"So how do the children of the poor migrants along the railroad tracks get an education?" I asked.
It was December of 1993, and it was my final banquet after a week of training biology teachers at East China Normal University in Shanghai. The university Party Secretary was at the table and I waited until eating was underway to ask this terribly impolite question.
All discussion stopped as everyone looked to the top official to see what he would say: At that time, travel was regulated. These immigrants were in Shanghai without permission. Shanghai could not offer their children education or the whole countryside would flood into the city.
A decade later, the checkpoints were gone and travel was unregulated. Now I was at Shandong Normal University in Jinan and again, their university Party Secretary attended my farewell banquet. I waited until many toasts had eased the conversation to ask how China was solving the lack of qualified teachers in the desperately poor countryside.
"Well, we offer full scholarships to rural students to attend the university to become a teacher as long as they go back and teach in the countryside for ten years," was the reply I expected and I got.
"But I spoke before 200 biology student teachers at Yunnan Normal University last year and asked how many were from the countryside. About 60 raised their hands. I then asked how many came on scholarships—only six! The others said that they did not take the scholarships because their parents wanted them to live a better life in the city and have modern things. And the rural schools are very poor and pay teachers too little. So I know most scholarships go unclaimed," I replied.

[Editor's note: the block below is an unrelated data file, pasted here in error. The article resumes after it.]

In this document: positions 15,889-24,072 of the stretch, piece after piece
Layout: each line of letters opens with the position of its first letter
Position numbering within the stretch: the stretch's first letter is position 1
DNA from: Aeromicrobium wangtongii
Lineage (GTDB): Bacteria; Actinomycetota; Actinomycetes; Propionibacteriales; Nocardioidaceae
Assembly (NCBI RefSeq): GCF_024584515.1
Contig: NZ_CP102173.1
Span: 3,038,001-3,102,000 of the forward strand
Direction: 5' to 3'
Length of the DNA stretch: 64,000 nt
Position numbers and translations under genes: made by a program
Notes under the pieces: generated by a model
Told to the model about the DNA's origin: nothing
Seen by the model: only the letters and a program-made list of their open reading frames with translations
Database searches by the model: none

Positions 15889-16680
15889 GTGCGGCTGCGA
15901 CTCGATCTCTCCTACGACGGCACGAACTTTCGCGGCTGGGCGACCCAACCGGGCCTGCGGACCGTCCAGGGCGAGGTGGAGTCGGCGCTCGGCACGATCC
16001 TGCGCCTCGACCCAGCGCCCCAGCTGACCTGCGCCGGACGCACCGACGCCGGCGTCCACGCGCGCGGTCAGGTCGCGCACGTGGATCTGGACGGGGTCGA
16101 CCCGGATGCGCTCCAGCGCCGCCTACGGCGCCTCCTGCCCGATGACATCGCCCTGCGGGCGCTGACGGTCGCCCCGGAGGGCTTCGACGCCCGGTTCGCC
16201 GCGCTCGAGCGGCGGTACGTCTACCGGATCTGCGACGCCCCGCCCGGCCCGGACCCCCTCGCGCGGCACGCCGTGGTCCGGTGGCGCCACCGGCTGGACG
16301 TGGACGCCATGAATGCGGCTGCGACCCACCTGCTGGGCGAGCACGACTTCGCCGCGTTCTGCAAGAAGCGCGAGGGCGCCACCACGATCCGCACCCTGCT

"Okay," replied the Secretary, "but we now have the Western Expansion Programme where young college students go out to teach for a year, much like your Peace Corps," he asserted.
I rejoined, "I have met several young college students who have done this and I am impressed with their dedication. But these are just a few thousand young first-year untrained college students and you need about one million trained science teachers in your rural schools. Many of your rural schools are taught by teachers who have only graduated from high school themselves."
"So yes, these are problems we have not solved," admitted the Secretary.
Premier Chou En-lai saw this problem a long time ago. And later, China's fifth Premier, Zhu Rongji, called providing quality rural education the most critical problem China faced. Poor people of China realize that they are poor because they lack an education. Therefore, as long as they can see that their children have a fair opportunity to score high on the leaving exam and go to college, all is well. But if their children do not have this educational opportunity, then that could be grounds for social unrest.
This fact completely escapes Western journalists who cover China in total ignorance of language, culture and history. They just point to the growing economic gap in China and predict trouble. But China moved from everyone being poor to bringing 627 million people out of poverty by 2005. Their poor did not get poorer. A country with such a huge new middle class is very stable.
So how did China solve their problem with poor countryside schools and untrained teachers? Well, they didn’t. Over 240 million rural people (a number equal to two-thirds of the U.S. population) have migrated in to work at the fringes of Shanghai and Wuhan and other developed areas that are as modern as any American city. They often leave their children to be raised by grandparents for awhile; then when they have saved enough money, they bring them to the city. The city immigrant schools are separate and unequal, but better than in the countryside.
China could not get enough teachers to go to the countryside. So the countryside came to the city. And many rural schools are closing.
Kansas does not have mere high school graduates teaching in its rural elementary schools, but we do have many under-qualified teachers in our "countryside." Johnson County and the rich suburban schools cream off the most qualified new graduates with higher salaries. The difference in science teaching facilities between rich and poor Kansas schools is dramatic. And Kansas also is losing rural population.
But our political difference with China is great. China works to close their gap. Kansas politicians are working to increase our gap.